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Recent Episode

Hi all! New here. I have been diagnosed with epilepsy for about 14 years now (im 35). I initially was seen having grand mals. I was on carbamazepine for 13 years when i was advised to change over to lamotrigine as its safer for me getting older. I made the official change in November 2019. Only issues I have had are complex partials once or twice a month, but usually short and just zone out for a minute or 2. I have come to realize these are all related to my menstrual cycle (i connected these dots over the years when inital Neurologists missed). Well yesterday I had the most stressful day at work, had 2 complex partial seizures in one day. I was on my menstrual cycle. As soon as I logged off my computer, I must have blacked out. It must have happened for a 20 to 25 min span, and all I remember was walking from room to room for someone in my house and scared and so confused. This was the first time since on new meds. My Neurologist is in the process of moving offices, so my message to her was not received by correct office. Anyways, I am super worried about this since my grand mal seizures have been so controlled and non existent. I am thinking this could be from stress? New medication perhaps? I was given my license back within the first year I was initially diagnosed but not going to lie, I feel really concerned getting back in a vehicle. Im reaching out in hopes maybe someone has had something somewhat similar, maybe a similar experience during a medication change?

Comments

Hi, Thank you for sharing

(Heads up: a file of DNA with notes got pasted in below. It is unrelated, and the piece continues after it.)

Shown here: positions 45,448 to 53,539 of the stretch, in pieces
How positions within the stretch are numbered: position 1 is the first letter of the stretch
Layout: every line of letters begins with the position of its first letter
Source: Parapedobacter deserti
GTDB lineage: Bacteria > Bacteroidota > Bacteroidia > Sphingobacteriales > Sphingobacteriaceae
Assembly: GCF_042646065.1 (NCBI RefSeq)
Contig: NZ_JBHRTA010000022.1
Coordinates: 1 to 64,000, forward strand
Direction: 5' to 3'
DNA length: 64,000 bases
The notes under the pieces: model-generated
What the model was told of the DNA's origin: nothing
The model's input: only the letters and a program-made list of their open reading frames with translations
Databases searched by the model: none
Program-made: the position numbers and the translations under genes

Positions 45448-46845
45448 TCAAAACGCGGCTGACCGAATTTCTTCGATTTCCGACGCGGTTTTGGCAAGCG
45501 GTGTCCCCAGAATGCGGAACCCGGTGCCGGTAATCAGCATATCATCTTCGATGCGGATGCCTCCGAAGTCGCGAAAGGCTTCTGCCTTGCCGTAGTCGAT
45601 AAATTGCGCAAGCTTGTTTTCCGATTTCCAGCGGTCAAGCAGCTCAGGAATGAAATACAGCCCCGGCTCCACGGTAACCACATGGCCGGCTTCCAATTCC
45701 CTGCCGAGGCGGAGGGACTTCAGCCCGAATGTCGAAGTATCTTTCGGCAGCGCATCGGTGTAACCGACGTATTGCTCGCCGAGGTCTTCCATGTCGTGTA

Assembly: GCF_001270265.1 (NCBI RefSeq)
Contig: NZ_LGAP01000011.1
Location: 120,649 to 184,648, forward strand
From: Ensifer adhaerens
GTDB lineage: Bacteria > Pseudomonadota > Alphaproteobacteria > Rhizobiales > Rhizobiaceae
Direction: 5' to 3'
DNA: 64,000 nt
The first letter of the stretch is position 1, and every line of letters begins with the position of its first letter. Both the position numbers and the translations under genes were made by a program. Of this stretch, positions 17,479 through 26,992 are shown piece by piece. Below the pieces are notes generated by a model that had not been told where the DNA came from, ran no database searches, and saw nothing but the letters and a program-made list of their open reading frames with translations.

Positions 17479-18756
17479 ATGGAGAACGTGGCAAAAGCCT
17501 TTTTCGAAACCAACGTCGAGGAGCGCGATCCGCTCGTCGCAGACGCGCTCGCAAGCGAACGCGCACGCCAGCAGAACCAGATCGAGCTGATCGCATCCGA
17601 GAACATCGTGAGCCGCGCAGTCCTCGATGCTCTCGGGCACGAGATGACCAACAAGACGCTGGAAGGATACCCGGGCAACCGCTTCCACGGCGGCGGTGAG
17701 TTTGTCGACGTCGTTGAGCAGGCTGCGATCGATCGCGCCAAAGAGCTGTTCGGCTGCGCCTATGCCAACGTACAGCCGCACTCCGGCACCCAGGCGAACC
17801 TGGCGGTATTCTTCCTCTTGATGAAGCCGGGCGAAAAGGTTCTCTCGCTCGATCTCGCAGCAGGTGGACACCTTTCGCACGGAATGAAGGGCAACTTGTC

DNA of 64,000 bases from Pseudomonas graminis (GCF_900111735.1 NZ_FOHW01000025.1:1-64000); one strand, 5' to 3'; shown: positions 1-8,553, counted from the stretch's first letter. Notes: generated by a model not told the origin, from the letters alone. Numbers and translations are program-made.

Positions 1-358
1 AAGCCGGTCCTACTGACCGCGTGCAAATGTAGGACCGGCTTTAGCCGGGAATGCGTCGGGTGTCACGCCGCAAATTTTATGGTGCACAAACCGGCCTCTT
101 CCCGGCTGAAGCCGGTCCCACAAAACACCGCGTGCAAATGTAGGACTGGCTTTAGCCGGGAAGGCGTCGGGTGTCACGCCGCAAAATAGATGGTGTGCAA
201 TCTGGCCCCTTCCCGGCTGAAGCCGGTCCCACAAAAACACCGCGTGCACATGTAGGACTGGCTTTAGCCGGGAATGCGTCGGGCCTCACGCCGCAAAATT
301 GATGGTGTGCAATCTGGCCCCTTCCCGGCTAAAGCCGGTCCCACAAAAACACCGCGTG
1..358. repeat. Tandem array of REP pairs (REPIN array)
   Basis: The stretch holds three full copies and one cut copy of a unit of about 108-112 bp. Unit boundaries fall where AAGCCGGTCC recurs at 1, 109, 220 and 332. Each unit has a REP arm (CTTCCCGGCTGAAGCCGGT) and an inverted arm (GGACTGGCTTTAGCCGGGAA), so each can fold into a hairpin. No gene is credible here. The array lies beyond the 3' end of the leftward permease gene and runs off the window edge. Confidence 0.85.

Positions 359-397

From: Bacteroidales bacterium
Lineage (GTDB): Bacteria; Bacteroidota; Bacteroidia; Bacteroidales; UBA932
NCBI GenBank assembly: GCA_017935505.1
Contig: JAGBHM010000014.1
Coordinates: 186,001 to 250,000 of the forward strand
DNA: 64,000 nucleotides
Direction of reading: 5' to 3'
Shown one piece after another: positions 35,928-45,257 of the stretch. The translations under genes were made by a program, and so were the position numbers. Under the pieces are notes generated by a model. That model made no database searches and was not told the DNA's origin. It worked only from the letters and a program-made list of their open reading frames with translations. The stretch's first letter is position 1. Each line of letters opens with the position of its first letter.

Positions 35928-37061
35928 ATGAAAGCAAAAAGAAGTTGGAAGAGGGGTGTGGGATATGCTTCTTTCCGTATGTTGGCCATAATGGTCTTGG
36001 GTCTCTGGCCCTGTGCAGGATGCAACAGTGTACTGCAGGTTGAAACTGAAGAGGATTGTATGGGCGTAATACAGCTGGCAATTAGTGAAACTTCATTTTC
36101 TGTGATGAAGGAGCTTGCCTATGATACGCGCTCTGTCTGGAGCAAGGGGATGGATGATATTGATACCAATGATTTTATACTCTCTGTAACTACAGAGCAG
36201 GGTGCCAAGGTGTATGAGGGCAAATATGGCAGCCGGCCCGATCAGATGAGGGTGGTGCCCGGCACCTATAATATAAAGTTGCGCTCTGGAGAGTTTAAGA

Hi, Thank you for sharing your story and we understand your concerns. Your safety, as well as the safety of others, is most important. Talk with your neurologist about your concerns regarding driving, to help determine what is best and safest for you. We cannot determine if your most recent seizure is related to your change in medication, hormones or stress levels. It’s important that you're following up with your doctor to explore this further and if you continue to experience any changes in seizure types/frequency, side effects, behaviors,moods or symptoms, to help determine what individual treatment plan is best for you. To learn more about Lamotrigine and potential side effects, visit: https://www.epilepsy.com/medications/lamotrigine It’s also important that you’repaying attention to how stress and your menstrual cycle is impacting your overall health and epilepsy. Stress is a commonly reported triggers for those living with epilepsy. https://www.epilepsy.com/learn/triggers-seizures/stress-and-epilepsy And about out half of women living epilepsy report having more seizures around the time of their menstrual period: https://www.epilepsy.com/learn/triggers-seizures/menstruation Explore our section on women and epilepsy to learn more about catamenial epilepsy, (referring seizure frequency intensifying during certain phases of the menstrual cycle) and for questions to review with your neurologist, here:https://www.epilepsy.com/living-epilepsy/women/young-women/menstruation You may want to consider keeping a journal or diary. My Seizure Diary: https://www.epilepsy.com/living-epilepsy/epilepsy-foundation-my-seizure-... great tool for identifying & tracking seizures and triggers, setting reminders, managing medications & side effects, recording medical history, moods, behaviors, and other personal experiences, that may affect seizures and wellness, which can be shared with your healthcare team. Additionally,you may always contact our 24/7 Helpline, where trained information specialists are available to answer your questions, offer help, hope, support, guidance, and access to national and local resources.1-800-332-1000,or contactus@efa.org. epilepsy.com/helpline

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